By Samuel M. Hickey
On May 8, 2018, President Donald Trump signed a Presidential Memorandum titled: “Ceasing U.S. Participation in the JCPOA and Taking Additional Action to Counter Iran’s Malign Influence and Deny Iran All Paths to a Nuclear Weapon.” This Memorandum marked the United States’ official withdrawal from the nuclear deal and initiated the re-imposition of unilateral sanctions on Iran under a doctrine of “Maximum Pressure.” Now, almost two years later, the Trump administration is reportedly preparing a legal memo arguing that the United States remains a “participant state” in the nuclear accord in order to prevent the expiration of a United Nations (UN) arms embargo on Iran linked to the deal. Unsurprisingly, many observers both at home and abroad are objecting to that assertion.
Here’s what you need to know about the Trump Administration’s latest announcement.
Current Status of the Joint Comprehensive Plan of Action with Iran (JCPOA)
Despite the United States’ re-imposition of crippling sanctions in May 2018, Iran remained in compliance with the JCPOA, better known as the Iran nuclear deal, for an entire year. In May 2019, Iran began incrementally stepping back from its obligations under the nuclear deal in 60-day intervals until January 5, 2020, when Iran announced its fifth and final “remedial” step. International nuclear inspectors are still on the ground and Iran has maintained it would restore all of its commitments under the deal, if the United States acts in kind. China, France, Germany, Iran, Russia, the United Kingdom and the European Union have been meeting to resolve Iran’s compliance issues since February 2020, and there is little indication they support the deal’s collapse. On top of that, the United States still sees value in the accord as it keeps extending nuclear waivers allowing Russia, China and the United Kingdom to continue their work to restrain Iran’s nuclear program.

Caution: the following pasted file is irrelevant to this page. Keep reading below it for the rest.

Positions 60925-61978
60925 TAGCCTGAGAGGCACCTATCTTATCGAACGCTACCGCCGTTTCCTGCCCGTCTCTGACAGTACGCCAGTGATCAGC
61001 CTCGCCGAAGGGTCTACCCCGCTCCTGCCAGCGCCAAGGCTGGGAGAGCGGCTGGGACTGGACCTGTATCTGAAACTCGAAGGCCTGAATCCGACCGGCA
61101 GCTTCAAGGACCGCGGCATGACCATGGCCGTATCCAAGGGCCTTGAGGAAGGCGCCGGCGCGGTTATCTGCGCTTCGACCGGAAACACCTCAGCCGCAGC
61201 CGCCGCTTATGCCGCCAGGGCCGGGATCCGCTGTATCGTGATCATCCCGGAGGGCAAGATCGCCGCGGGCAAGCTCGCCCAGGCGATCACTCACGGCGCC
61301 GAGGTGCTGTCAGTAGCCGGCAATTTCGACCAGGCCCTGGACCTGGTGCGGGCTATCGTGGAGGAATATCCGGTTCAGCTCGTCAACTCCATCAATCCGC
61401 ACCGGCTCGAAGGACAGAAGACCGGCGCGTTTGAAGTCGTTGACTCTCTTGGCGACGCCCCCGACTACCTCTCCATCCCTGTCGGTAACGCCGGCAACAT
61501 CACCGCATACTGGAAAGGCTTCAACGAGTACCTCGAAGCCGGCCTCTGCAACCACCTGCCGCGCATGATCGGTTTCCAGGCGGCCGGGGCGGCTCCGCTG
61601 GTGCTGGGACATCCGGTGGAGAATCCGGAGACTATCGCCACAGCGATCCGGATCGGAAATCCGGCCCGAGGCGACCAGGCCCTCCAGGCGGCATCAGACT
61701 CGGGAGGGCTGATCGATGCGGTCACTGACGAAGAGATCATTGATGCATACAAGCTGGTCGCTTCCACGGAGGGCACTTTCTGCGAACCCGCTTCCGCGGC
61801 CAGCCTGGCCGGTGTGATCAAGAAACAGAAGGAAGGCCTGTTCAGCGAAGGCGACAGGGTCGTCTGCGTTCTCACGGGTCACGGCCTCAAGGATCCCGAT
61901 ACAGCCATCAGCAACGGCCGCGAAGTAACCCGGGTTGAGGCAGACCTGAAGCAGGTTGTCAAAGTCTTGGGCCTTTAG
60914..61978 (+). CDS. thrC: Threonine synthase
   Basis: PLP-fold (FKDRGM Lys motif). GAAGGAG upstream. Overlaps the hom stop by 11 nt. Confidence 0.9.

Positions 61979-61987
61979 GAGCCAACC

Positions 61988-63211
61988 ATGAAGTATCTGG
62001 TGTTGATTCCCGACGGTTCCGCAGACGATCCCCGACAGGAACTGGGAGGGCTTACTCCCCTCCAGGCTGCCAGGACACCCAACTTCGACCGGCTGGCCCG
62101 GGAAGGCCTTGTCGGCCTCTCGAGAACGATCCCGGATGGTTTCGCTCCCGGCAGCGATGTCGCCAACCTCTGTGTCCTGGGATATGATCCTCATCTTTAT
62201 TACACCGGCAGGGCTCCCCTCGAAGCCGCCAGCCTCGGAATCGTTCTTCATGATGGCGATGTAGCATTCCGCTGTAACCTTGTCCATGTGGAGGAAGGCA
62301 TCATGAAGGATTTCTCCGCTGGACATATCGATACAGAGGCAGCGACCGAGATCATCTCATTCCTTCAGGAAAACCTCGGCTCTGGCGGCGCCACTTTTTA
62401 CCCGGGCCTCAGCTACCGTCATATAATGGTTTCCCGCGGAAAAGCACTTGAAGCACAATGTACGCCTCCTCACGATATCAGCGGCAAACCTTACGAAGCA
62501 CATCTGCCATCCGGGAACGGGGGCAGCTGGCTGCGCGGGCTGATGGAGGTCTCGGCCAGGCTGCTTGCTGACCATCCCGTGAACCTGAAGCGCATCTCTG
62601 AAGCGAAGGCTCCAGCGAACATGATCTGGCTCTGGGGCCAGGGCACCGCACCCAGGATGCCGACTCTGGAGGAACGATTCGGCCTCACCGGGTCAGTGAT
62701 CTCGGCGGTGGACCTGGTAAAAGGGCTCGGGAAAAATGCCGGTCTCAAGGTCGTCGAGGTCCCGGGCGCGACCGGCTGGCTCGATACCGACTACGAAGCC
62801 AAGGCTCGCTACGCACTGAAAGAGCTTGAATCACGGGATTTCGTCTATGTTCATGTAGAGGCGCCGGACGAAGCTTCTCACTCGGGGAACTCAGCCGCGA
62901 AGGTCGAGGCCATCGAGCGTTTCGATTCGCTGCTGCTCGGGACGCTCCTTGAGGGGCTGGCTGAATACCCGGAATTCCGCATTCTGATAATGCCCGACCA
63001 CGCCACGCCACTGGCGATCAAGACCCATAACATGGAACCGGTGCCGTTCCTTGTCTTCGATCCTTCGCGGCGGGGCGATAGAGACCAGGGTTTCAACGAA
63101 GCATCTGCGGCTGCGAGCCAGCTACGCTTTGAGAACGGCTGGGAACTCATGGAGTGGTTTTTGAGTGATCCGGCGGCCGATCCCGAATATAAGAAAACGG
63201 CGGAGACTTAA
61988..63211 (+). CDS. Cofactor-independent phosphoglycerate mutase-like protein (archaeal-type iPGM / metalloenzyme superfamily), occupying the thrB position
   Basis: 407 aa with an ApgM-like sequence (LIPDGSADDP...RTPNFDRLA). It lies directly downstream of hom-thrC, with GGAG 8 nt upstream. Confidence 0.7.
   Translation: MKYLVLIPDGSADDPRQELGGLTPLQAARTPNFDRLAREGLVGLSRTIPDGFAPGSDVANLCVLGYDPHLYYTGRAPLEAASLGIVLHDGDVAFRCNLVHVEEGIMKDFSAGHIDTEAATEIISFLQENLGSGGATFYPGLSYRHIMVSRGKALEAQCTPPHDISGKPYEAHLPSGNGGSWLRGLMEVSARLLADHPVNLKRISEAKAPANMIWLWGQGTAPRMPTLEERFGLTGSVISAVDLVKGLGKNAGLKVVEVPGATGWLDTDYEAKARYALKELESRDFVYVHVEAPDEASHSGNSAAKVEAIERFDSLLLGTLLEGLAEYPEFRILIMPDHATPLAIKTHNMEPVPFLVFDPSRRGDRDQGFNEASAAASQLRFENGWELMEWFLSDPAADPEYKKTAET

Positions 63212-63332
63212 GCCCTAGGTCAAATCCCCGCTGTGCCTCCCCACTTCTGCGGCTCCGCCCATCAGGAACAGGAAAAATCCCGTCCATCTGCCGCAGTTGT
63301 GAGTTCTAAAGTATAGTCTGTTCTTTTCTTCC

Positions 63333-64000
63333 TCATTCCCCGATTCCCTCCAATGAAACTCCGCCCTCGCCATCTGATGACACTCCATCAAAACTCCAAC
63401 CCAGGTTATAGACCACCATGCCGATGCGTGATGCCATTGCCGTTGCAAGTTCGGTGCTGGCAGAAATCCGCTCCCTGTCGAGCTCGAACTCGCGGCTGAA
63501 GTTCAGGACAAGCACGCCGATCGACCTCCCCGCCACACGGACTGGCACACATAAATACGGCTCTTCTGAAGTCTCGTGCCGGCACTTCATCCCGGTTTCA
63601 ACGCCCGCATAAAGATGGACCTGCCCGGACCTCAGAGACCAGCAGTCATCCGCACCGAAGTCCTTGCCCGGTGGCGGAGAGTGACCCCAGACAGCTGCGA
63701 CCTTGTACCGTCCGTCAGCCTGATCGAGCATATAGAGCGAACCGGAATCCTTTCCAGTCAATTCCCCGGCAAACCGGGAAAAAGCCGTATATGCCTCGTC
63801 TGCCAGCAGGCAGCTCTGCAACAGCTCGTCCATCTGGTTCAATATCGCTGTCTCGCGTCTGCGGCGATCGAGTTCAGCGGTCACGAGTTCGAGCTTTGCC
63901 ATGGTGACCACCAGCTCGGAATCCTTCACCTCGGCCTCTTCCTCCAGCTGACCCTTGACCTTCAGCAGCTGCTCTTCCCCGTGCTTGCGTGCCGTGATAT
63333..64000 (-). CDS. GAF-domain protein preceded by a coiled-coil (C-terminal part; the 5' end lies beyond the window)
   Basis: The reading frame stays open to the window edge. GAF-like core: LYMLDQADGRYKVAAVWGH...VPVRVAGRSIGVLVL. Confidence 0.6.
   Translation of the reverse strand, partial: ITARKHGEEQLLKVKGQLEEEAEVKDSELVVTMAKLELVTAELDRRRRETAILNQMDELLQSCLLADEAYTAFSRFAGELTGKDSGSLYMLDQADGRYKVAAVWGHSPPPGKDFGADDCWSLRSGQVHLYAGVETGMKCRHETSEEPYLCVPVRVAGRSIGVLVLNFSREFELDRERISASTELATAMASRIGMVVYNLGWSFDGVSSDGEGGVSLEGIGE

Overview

What is happening now?
After months of rising tensions, including the targeted killing of Maj. Gen. Qassem Solemani, ballistic missile attacks by Iran-backed groups that have killed U.S. soldiers, and Iran’s first successful launch of a military satellite, the United States and Iran seemed headed toward a collision of sorts. Given Iran’s continuing regional aggression, the Trump Administration is voicing serious concerns about the lifting of a UN arms embargo on Iran, which is set to expire on October 18, 2020. According to the Congressionally mandated 2019 Defense Intelligence Agency report on Iran Military Power, “Iran is already evaluating and discussing military hardware for purchase primarily from Russia and, to a lesser extent, China.” Russia has rejected extending the UN arms embargo and because China opposes the Trump Administration’s policy on Iran, it likely will, too. In order to regain political leverage, the United States is threatening to unilaterally collapse what is left of the JCPOA if the UN arms embargo is not extended, according to reporting by The New York Times.
What is the UN arms embargo on Iran?
The UN arms embargo on Iran prevents the transfer of certain weapons and technology to Iran unless approved by the United Nations Security Council (UNSC). To date, no transfers have been permitted. Passed to endorse and help implement the agreement reached by the world powers, Resolution 2231 would lift three UNSC Resolutions on Iran in October 2020: the December 2006 partial embargo on the export of technology related to nuclear weapon delivery systems to Iran, including some dual-use technologies for conventional military applications; the March 2007 embargo on arms exports from Iran that also required states to exercise vigilance in any exports moving through their territories; and the June 2010 embargo on the export of most major conventional weapons to Iran.
However, even with the lifting of the UN arms embargo, the UNSC still has mechanisms to prevent Iran from transferring arms to non-state actors. Resolution 2216 imposes an arms embargo on Houthi leaders in Yemen and Resolution 1701 prevents the transfer of arms to non-state actors in Lebanon, which includes Hizballah. While there have been successful interdictions, enforcement of these UNSC resolutions has been difficult with and without Resolution 2231.
How is this related to US participation in the JCPOA?